No looking back for us
WHO was Master Abdul Qudoos Ahmad? How would you know even if you care? The 43-year-old schoolteacher’s story received scant attention in the media.
Described by his students and peers as a well-known and ‘much-loved’ schoolteacher, perhaps far more ominously for him, he was also the president of the Nusratabad chapter of the Jamaat-i-Ahmadiyya in Rabwah.
He was taken into custody on Feb 10 after a murder in his area. There were no warrants, no police remand. Since the man was never formally charged or even remanded in police custody, wouldn’t one be right in assuming him to be innocent?
While in custody, apart from the routine ‘hang him upside down and beat him black and blue till he confesses’, the schoolteacher was also pinned to the floor by policemen holding his legs and arms and a weighted wooden down roller run over him causing untold internal injuries.
He was released without charge some 46, yes 46, days later. In fact, his family were told by the police to take him home as he was unwell. He had been subjected to severe torture. The family were made to sign a blank piece of paper.
From the police station, the family took Master Qudoos to hospital where doctors tried to revive his crushed body. Four days later, ongoing ‘internal bleeding and severe loss of blood’ drained whatever life the police had left in his body.There may be elements of the case I may not be familiar with but it is clear he was kept in illegal confinement for a month and a half and subjected to torture. The local community believes he was thus treated because biased policemen wanted to defame and
humiliate the Ahmadis and did so by targeting a respected community leader.
The police have now admitted Master Abdul Qudoos was ‘innocent’ and have promised action against some constables (with no known arrests) but crucial questions remain about the level of involvement as an innocent man was held and tortured at a police station not in some private jail.
Surely, some senior officers would have heard him screaming for mercy, been aware of the torture. Would you blame members of the persecuted and hounded Ahmadi community for believing they won’t get justice because soon the case will be forgotten by all but the victim’s widow and four children?
I wouldn’t because they are right in all probability. Let me share with you why I feel so. The incident came into focus because activists raised it on social media though to be fair a Pakistani TV channel or two also covered the story in passing.However, one’s attention was drawn to it, as a Twitter discussion developed on why the media and others weren’t following up on a police torture death in custody with the same vigour as a slap by a Sindh Assembly candidate, or for example the killing of a suspect by the Rangers in a Karachi park.
The obvious question was whether the human rights of some — in this case the most basic right to life of an Ahmadi — had precedence over the others’. Despite being nearly certain this was the case, one still put the hypothesis to test, perhaps rather naively.
Twitter is monitored by all major political parties, many government functionaries. Some of the more responsive personalities on Twitter are Punjab Chief Minister Shahbaz Sharif, PML-N’s Maryam Nawaz Sharif and Federal Interior Minister Rehman Malik.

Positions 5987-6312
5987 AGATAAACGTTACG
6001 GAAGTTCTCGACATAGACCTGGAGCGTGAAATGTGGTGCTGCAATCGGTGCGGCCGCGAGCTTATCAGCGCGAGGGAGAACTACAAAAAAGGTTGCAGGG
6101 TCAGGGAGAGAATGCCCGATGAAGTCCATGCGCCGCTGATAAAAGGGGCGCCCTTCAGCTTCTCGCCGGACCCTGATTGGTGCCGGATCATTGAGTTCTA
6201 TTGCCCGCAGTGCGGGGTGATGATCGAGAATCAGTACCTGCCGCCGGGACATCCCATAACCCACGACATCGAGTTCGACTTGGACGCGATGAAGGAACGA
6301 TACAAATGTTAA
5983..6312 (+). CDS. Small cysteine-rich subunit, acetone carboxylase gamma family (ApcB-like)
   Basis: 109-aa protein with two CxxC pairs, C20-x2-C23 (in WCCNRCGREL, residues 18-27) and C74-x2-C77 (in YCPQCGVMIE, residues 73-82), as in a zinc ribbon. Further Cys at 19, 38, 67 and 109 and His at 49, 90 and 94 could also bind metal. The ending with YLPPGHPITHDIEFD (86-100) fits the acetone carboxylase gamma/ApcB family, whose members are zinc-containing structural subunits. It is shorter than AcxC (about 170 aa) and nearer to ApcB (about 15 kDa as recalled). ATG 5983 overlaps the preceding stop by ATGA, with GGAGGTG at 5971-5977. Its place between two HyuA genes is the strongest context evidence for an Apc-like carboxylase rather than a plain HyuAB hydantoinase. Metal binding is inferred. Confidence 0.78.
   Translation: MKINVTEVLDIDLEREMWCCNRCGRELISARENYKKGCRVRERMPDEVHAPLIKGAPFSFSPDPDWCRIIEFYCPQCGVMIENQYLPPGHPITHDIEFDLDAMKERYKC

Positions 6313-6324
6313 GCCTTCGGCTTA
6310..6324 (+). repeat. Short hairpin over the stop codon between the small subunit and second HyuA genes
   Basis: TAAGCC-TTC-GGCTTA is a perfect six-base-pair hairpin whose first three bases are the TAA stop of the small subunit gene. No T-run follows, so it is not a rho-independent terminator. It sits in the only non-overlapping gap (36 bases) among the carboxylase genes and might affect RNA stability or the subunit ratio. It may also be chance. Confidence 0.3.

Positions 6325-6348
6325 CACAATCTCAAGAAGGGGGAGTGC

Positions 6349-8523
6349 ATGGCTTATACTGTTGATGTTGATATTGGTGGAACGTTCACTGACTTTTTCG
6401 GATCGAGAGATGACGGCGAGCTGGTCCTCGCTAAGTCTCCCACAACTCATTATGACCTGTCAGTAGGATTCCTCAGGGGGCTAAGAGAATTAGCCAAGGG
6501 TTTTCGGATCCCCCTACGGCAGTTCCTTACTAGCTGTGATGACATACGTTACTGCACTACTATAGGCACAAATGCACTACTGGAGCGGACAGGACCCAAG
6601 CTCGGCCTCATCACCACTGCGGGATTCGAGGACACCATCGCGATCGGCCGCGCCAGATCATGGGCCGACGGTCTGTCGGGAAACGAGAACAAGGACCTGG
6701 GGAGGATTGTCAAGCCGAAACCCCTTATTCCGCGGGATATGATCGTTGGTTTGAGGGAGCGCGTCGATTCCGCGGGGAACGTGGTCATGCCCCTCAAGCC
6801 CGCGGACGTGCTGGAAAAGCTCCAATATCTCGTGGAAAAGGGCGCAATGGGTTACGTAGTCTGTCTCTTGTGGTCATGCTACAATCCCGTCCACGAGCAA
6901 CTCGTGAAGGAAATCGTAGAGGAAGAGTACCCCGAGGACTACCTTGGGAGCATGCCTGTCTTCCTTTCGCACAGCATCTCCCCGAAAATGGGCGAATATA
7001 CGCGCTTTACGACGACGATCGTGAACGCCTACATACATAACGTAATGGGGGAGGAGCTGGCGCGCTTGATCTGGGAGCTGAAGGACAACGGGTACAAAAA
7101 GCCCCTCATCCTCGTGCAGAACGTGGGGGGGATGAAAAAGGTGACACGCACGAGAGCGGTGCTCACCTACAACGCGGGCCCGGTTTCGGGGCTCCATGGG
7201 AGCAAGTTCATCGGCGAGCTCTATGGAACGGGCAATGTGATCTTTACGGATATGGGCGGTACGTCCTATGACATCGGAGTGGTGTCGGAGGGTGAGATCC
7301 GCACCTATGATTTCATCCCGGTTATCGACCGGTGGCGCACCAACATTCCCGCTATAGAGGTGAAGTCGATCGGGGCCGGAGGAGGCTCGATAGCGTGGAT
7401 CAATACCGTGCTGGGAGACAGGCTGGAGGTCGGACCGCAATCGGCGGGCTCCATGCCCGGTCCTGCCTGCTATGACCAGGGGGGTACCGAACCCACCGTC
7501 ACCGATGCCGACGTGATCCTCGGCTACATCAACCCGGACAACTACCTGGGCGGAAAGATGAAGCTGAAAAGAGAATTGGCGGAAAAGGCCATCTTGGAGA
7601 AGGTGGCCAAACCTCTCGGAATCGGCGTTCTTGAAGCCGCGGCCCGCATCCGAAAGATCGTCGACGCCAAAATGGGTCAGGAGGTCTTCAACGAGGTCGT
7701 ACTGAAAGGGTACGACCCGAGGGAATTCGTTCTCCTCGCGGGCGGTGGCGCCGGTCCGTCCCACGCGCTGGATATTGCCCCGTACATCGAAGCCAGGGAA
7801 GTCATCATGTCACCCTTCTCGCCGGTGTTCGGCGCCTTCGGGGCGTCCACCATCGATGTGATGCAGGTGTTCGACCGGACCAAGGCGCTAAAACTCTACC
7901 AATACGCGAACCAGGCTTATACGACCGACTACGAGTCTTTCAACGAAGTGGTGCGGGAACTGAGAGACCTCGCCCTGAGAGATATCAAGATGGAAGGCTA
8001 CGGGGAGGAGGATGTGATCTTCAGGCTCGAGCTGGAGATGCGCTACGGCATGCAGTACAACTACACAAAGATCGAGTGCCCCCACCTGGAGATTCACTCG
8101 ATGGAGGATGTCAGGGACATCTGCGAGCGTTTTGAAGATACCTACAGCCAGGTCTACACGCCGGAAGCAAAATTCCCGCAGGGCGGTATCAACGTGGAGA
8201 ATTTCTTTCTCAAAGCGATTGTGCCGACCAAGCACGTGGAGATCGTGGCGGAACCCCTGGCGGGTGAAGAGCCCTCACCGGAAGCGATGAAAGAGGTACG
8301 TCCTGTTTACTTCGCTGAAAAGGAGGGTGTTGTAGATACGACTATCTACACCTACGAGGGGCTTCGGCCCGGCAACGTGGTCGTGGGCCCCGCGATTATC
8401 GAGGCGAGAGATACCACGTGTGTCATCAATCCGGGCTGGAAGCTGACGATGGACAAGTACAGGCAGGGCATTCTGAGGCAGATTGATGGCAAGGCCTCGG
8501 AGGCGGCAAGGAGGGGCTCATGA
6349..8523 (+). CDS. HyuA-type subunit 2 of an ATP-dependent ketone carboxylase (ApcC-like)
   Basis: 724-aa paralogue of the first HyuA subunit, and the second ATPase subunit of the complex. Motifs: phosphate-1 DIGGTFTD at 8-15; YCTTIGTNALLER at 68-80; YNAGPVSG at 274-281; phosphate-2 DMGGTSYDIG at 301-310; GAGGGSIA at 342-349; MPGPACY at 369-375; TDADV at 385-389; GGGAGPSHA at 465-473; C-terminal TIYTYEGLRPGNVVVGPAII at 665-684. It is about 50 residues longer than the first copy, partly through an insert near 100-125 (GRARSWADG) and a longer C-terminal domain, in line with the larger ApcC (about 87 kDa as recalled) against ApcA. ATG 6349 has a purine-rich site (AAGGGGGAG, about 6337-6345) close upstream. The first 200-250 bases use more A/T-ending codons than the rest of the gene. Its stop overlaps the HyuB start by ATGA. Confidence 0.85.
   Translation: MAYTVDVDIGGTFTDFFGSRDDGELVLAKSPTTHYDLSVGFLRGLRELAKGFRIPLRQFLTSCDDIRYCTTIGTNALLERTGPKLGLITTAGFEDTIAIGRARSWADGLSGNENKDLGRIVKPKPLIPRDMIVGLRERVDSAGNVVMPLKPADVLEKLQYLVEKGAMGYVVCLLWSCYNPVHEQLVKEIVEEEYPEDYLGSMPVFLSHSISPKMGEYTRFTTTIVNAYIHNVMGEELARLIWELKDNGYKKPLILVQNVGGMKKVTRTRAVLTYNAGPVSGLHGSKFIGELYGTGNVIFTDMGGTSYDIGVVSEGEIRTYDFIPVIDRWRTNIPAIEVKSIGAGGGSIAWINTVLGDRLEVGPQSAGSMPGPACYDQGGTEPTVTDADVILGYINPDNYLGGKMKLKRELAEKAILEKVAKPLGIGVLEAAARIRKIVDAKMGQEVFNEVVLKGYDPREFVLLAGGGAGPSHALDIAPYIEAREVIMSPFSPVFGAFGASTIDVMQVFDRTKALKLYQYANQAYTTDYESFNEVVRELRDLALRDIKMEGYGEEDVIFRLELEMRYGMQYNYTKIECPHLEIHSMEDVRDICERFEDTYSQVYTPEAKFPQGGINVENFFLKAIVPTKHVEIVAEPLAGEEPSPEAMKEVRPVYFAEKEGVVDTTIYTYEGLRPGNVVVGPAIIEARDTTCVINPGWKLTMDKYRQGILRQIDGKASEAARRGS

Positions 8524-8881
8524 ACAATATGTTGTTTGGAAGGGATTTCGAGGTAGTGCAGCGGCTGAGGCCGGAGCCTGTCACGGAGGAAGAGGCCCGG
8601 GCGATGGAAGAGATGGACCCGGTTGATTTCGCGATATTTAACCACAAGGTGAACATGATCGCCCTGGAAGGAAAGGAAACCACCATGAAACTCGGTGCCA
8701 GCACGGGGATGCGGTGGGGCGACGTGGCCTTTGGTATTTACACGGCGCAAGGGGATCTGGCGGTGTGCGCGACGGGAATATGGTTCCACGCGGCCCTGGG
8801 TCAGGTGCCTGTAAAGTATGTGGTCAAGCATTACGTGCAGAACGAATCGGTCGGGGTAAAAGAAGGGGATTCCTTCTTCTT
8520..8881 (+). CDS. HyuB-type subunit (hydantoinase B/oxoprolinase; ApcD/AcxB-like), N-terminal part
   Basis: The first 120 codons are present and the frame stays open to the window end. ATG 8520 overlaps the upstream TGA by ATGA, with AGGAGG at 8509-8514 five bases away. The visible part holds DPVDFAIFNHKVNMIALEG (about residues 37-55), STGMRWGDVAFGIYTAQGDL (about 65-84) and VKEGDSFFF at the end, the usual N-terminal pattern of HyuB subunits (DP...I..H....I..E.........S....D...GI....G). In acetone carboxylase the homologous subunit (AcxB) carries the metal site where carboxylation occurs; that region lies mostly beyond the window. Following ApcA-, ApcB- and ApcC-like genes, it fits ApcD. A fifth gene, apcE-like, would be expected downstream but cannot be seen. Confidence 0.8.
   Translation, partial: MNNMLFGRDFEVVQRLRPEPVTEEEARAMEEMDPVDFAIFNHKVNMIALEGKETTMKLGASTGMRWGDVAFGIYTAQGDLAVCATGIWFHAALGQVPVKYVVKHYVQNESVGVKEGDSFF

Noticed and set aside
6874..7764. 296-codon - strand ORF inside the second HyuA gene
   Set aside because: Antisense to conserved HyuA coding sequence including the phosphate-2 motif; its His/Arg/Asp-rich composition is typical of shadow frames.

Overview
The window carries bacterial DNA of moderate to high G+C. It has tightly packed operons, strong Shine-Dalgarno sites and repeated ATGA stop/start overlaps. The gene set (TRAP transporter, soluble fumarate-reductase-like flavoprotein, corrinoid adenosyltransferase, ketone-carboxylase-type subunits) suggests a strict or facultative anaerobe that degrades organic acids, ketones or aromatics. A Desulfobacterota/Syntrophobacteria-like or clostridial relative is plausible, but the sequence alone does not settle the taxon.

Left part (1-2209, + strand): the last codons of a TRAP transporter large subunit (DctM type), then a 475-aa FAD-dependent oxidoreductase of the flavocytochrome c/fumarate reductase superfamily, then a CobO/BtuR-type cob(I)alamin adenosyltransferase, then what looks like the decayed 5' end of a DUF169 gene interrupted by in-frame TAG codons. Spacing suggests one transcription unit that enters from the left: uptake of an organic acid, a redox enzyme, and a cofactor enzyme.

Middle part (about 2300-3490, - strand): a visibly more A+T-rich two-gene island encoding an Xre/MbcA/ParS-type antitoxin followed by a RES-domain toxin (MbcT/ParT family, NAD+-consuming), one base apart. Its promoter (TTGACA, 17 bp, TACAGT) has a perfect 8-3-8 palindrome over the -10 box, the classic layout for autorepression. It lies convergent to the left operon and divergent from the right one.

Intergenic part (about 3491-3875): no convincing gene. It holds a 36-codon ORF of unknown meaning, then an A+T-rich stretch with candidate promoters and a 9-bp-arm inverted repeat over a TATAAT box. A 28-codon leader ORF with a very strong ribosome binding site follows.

Yes, I know some of you will say that these personalities don’t manage their Twitter accounts themselves and aides look after them. The argument here is not whether they read and respond to Tweets themselves or someone else does, it is in their names.
For example after Osama bin Laden’s killing in Abbottabad last May, Indian NDTV presenter Barkha Dutt tweeted, asking Rehman Malik for a visa. The interior minister responded, telling her who to contact at the Pakistan mission in New Delhi. A few days later she arrived in Islamabad.
There are similar examples of Shahbaz Sharif, who has responded to tweets positively off and on. Maryam Nawaz Sharif always responds whenever one has sought her attention and defends her party’s position. She promises to ask the Punjab government to look into an issue like she did when someone asked her for a laptop.
So, when Master Abdul Qudoos Ahmad’s tragic story came into the public domain one requested many official/party functionaries to look into the matter so justice could be provided to his shattered family.
Guess what? There wasn’t a single response: a silence as dark as the darkness that must fill the lives of Abdul Qudoos’s family.
Isn’t it enough we ruled on their faith and legislated them out of the folds of Islam? Couldn’t we stop there?
Esteemed columnist Ardeshir Cowasjee often quoted from the address of the Quaid-i-Azam to the members of the Pakistan Constituent Assembly, on Aug 11, 1947:
“You are free; you are free to go to your temples, you are free to go to your mosques or to any other place of worship in this State of Pakistan. You may belong to any religion or caste or creed — that has nothing to do with the business of the state … We are starting with this fundamental principle that we are all citizens and equal citizens of one state … I think we should keep that in front of us as our ideal and you will find that in due course Hindus would cease to be Hindus and Muslims would cease to be Muslims, not in the religious sense, because that is the personal faith of each individual, but in the political sense as citizens of the state.”
Jinnah died on Sept 11, 1948. Exactly six months and a day after his death, we buried his dream, adopted the Objectives Resolution and made religion the business of the state. And we haven’t felt the need to look back since.
The writer is a former editor of Dawn.